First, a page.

Fall is Here with Roasted Pork Loin


Yes, it is still feeling like summer out there!!!  Hot Days!  But with the promise of cooler ones coming.  We know this is true since all the fall events are starting up. Last week was State College Area High School’s homecoming weekend.

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The winning float!

Roasted pork is very much a fall feeling, smelling food to me.  It’s also COMFORT food at it’s best!  And so easy to prepare.  The smell of rosemary, sage and garlic whafting through your kitchen as the pork is baking will make you happy that the summer is over.  I bake this pork loin resting on a layer of peeled and sliced potatoes and carrots.

In Italy, roasted pork can be found as a sandwich in a food truck at the local outdoor market, sliced and stuffed in a good hearty roll wrapped in white paper. But, you don’t have to go to Italy for panino con la porchetta, you can just use your leftovers.

Market Style Roasted Pork
Arista di Maiale al’ Mercato
From the Book:  In Late Winter We Ate Pears
2 tablespoons fresh rosemary leaves
8 to 10 fresh sage leaves
8 to 10 medium cloves of garlic
Salt and freshly ground pepper
1 3- to 4- pound  pork loin (shoulder or belly can be used)
Kosher or other large-grained salt
Extra virgin olive oil
Wine or water

Preheat oven to 375 degrees.

Chop or process (in a food processor) together the rosemary, sage and garlic with several generous pinches of salt and lots of freshly ground pepper.

Arrange the pork in a roasting pan.  I use a rack in the pan, and if you want a complete meal, put peeled and sliced potatoes and carrots around and under the meat.  If you are using a shoulder or whole loin, make 3 inch deep incisions into the meat with a sharp knife, stuffing the seasonings into the incisions.  If using a pork belly or loin that has been butterflied (it lays flat) then spread the seasonings over the whole interior surface, roll up the meat and tie it with butcher’s twine.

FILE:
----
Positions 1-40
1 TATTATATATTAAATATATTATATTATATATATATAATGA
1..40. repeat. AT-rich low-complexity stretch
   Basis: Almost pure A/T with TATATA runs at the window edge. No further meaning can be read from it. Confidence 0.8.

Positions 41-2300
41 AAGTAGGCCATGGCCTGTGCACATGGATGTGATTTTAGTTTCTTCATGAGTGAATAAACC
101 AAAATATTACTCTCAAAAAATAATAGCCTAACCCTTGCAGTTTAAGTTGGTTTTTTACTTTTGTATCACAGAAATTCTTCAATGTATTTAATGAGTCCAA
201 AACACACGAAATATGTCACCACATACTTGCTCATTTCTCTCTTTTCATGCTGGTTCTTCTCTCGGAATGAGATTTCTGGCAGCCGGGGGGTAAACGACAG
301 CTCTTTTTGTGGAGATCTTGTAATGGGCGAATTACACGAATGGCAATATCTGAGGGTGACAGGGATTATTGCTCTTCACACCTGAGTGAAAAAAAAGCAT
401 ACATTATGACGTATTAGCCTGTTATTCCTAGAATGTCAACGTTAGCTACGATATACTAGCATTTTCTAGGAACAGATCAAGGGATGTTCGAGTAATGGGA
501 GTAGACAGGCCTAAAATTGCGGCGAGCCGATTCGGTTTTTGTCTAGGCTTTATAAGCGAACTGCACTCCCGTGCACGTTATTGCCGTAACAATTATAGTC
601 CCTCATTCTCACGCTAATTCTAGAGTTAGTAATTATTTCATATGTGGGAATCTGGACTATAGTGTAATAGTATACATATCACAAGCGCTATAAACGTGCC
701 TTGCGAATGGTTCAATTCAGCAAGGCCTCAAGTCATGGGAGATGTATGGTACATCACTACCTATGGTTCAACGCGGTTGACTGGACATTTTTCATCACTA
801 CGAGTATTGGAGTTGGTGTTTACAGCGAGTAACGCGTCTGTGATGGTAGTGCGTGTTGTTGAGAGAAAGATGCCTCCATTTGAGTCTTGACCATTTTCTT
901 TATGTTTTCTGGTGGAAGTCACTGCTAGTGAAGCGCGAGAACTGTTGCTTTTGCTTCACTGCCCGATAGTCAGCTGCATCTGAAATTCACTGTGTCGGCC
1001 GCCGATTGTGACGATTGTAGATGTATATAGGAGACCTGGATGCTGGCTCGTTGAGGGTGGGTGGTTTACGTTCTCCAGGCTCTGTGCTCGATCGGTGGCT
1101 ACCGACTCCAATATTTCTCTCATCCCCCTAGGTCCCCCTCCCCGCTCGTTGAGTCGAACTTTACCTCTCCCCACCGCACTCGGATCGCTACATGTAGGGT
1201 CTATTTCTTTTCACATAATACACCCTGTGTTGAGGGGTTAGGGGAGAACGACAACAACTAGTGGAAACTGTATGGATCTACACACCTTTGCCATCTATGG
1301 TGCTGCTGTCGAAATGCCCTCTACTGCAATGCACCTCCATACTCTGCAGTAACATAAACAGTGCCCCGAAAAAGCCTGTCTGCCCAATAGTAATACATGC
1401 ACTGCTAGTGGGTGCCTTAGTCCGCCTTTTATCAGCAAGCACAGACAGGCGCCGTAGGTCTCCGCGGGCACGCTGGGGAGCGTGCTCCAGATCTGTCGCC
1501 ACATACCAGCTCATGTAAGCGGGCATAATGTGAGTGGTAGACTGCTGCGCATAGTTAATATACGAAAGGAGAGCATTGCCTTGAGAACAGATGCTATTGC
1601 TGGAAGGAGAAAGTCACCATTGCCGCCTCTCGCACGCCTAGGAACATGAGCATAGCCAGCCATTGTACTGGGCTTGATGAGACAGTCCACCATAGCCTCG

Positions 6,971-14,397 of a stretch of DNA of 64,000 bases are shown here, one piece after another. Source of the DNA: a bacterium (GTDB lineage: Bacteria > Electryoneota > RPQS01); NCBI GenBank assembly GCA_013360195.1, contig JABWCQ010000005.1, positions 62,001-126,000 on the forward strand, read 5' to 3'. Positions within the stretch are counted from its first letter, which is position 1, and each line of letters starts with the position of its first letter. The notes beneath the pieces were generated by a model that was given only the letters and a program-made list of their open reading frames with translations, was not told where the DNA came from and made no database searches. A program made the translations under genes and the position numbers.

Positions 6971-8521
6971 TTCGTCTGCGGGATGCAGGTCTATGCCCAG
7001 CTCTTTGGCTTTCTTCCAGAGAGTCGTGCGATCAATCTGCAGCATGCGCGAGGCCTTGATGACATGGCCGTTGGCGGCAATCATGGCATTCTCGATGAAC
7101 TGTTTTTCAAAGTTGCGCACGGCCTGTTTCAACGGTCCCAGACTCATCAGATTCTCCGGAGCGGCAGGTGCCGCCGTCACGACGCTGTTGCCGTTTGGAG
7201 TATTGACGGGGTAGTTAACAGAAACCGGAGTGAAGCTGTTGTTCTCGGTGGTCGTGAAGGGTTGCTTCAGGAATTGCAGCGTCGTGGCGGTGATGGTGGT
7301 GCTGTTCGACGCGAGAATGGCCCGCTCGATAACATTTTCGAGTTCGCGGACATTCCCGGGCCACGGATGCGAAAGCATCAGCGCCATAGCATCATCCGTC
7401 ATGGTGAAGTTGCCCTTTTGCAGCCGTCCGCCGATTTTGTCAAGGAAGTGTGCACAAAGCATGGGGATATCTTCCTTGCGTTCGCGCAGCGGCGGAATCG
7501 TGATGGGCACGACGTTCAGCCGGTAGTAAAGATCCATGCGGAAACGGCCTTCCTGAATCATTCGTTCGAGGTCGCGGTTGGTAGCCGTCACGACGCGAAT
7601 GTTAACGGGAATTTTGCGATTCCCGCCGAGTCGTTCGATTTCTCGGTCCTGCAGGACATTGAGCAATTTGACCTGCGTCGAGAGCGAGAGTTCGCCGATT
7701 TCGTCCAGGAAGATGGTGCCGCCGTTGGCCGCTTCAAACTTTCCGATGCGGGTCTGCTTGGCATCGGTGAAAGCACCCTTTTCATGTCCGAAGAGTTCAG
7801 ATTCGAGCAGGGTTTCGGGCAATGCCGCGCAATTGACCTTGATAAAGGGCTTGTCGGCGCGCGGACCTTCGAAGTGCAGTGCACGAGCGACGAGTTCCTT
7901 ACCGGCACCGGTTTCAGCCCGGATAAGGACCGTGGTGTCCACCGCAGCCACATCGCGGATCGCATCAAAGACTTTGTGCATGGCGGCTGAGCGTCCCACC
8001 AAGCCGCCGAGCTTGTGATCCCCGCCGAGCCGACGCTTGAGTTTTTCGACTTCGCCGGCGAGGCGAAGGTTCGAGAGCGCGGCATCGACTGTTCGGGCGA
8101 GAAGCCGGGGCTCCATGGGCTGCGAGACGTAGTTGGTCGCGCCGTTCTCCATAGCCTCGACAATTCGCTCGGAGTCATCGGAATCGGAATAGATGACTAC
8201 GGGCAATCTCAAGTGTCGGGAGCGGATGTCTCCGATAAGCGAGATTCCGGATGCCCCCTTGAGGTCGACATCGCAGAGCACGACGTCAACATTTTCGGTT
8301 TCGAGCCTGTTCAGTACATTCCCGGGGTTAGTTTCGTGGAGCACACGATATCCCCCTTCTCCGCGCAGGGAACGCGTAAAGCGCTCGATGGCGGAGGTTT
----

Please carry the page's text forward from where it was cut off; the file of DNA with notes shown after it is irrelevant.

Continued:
Season the exterior with salt, lightly blanketing the surface, drizzle the olive oil over all and add some wine or water to the pan, at least 1/2 inch deep.

Roast the pork for 2 to 2 and 1/2 hours or until the internal temperature of the pork reads at least 130 degrees (medium) on a meat thermometer.  As it roasts, watch the liquid in the pan, adding more if needed to keep the meat moist.  If the meat begins to darken to much as it browns on the outside, tent foil on top of the meat to prevent burning, although a certain amount of crustiness is yummy!

Once the meat is out of the oven, let it rest for about 15 minutes so that the juices can reabsorb into the meat before you slice it.  You can use the pan juices for serving the meat, or in the Italian way, drizzle olive oil over the slices when served.

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